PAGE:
Yeah, I wasn't talking about compromise, because I said if I only hit slices I would go with a 14 ouncer. If I only hit topspin forehands I would go with 11 ounces; if I only hit kick serves I would go with 10 ounces, etc. I think most people gravitate to specs that maximize their best shots and don't compromise the effectiveness of their other shots. If I played like Ken Rosewall - lots of slice, weak serve, lots of lobs, lots of volleys - I would use a 14 ounce racquet, like he did.

Sreeram
02-07-2012, 01:38 PM
I believe Slice is a shot to be naturally played when you are late on the ball. But in modern day tennis it is used to control the pace of the point. In general one has to contact the ball as late as possible to get the best out of slice. I am not a natural slicer but I have to develop it. I got it by waiting on the ball more than other shots.

I find textured strings to suit slice more because it grips the ball and gives you the feel for the underspin. Like others have said thin racquet profile and mobility of racquet will enable you to wait that extra second on the ball.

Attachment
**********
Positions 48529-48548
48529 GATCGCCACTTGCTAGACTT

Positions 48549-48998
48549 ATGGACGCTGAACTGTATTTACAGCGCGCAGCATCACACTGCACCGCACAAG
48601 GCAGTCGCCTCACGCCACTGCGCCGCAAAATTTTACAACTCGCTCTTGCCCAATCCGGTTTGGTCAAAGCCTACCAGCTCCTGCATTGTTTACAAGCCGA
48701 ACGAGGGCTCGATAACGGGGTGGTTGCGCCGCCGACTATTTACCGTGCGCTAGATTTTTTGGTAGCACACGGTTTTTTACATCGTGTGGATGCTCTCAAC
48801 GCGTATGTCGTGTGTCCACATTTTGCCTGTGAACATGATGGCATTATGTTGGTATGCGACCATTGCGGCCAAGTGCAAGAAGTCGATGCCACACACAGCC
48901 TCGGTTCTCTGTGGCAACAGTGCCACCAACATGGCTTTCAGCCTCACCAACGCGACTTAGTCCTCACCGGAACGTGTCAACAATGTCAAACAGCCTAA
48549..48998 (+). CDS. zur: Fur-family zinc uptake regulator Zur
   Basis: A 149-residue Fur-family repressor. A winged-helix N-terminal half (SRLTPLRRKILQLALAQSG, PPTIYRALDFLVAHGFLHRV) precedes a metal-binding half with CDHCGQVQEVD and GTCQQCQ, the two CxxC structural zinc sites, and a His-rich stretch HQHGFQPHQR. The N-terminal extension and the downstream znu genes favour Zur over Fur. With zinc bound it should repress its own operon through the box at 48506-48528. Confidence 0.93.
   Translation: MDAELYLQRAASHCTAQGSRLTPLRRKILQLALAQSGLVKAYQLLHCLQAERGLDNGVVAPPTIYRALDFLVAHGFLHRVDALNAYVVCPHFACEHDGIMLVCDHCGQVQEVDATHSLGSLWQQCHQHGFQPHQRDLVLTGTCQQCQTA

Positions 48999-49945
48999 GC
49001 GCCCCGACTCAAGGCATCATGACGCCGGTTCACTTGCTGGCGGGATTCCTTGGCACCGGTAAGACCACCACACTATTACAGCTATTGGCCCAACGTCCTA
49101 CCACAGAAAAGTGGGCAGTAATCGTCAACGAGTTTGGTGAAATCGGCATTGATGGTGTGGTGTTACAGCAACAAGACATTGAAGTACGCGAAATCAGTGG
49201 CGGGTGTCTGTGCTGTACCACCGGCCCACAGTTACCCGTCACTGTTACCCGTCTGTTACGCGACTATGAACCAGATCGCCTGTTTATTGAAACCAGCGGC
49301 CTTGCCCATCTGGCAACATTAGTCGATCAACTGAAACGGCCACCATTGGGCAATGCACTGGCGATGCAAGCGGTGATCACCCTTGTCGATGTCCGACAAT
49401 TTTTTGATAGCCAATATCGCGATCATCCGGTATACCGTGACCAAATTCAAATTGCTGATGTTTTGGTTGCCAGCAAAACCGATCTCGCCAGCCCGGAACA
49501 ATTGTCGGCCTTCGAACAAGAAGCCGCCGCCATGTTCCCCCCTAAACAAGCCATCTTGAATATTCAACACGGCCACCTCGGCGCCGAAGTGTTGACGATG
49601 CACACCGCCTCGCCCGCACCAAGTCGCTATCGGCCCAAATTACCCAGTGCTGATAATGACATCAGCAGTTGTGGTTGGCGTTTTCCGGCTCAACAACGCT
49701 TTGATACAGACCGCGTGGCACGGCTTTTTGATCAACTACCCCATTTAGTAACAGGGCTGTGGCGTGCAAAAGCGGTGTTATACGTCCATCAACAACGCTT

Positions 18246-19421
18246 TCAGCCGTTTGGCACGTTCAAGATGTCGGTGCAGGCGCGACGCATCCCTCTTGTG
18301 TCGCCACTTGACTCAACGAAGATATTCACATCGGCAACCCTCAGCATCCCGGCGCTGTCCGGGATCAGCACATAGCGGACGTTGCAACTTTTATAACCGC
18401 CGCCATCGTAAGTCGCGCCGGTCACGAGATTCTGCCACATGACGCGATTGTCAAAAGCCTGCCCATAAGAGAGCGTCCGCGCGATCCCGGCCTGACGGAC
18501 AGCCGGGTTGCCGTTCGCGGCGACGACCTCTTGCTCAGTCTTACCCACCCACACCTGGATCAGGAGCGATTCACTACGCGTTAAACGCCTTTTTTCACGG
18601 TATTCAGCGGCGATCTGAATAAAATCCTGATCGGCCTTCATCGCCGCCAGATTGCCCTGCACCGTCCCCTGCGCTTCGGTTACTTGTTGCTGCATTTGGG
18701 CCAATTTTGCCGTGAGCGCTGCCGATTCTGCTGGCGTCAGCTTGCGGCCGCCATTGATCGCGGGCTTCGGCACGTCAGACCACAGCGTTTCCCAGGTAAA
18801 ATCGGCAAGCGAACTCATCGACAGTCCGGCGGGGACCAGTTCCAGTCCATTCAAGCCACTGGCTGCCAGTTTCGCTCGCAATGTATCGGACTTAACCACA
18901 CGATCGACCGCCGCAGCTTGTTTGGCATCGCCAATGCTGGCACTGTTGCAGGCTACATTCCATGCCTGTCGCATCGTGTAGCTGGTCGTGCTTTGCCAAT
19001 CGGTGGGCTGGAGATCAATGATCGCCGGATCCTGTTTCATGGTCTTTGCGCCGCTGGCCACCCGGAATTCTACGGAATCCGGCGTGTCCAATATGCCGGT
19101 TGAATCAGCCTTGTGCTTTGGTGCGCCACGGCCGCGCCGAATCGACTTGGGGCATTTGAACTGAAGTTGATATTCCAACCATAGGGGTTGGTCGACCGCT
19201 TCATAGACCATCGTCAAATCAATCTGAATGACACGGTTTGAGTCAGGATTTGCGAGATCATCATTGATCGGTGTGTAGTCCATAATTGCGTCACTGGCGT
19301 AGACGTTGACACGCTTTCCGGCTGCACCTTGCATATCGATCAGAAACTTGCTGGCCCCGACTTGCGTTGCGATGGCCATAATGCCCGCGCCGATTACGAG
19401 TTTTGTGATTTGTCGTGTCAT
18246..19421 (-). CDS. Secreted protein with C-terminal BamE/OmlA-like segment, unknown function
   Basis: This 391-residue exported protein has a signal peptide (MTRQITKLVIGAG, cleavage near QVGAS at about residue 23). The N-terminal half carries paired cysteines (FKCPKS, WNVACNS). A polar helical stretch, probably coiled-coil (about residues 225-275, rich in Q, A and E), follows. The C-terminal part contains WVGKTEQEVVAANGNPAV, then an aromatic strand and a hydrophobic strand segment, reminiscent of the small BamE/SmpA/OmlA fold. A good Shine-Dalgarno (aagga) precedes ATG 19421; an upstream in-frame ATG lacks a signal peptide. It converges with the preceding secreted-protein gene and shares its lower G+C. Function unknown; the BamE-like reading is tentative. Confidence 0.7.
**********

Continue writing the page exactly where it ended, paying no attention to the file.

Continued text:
counterpuncher
02-07-2012, 01:43 PM
apart from technique, like others have said, having decent mass in the hoop definitely helps drive the slice more

I second this. My best slicing racquet by far, was a thick beamed Yonex VCon17 that was tailweighted.

Judging by some of the other racquets that I have had success with: PK BA98, Dunlop 200T and 500T, I would say that a polarized racquet and a flatter grip shape help.

Power Player
02-07-2012, 09:08 PM
I slice pretty well with the 6.1 with gut mains. Something about the feel made it a shot i can hit a lot easier now.

I think you can slice with any stick, but the spin i can get off the bounce from the gut mains and open pattern is very very good.

sansaephanh
02-07-2012, 11:47 PM